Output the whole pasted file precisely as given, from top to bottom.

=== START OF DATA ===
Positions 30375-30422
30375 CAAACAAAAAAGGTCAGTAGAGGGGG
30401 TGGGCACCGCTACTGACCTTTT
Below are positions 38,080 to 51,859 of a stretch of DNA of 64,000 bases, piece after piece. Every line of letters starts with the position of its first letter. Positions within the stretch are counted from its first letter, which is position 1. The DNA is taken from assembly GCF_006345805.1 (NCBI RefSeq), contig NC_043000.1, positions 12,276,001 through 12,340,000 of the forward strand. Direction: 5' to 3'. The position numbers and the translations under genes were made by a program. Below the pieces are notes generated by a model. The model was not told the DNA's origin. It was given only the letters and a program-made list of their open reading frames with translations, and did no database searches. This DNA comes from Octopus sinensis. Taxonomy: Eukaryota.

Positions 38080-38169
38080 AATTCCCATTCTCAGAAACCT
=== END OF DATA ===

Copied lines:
Positions 30375-30422
30375 CAAACAAAAAAGGTCAGTAGAGGGGG
30401 TGGGCACCGCTACTGACCTTTT
Below are positions 38,080 to 51,859 of a stretch of DNA of 64,000 bases, piece after piece. Every line of letters starts with the position of its first letter. Positions within the stretch are counted from its first letter, which is position 1. The DNA is taken from assembly GCF_006345805.1 (NCBI RefSeq), contig NC_043000.1, positions 12,276,001 through 12,340,000 of the forward strand. Direction: 5' to 3'. The position numbers and the translations under genes were made by a program. Below the pieces are notes generated by a model. The model was not told the DNA's origin. It was given only the letters and a program-made list of their open reading frames with translations, and did no database searches. This DNA comes from Octopus sinensis. Taxonomy: Eukaryota.

Positions 38080-38169
38080 AATTCCCATTCTCAGAAACCT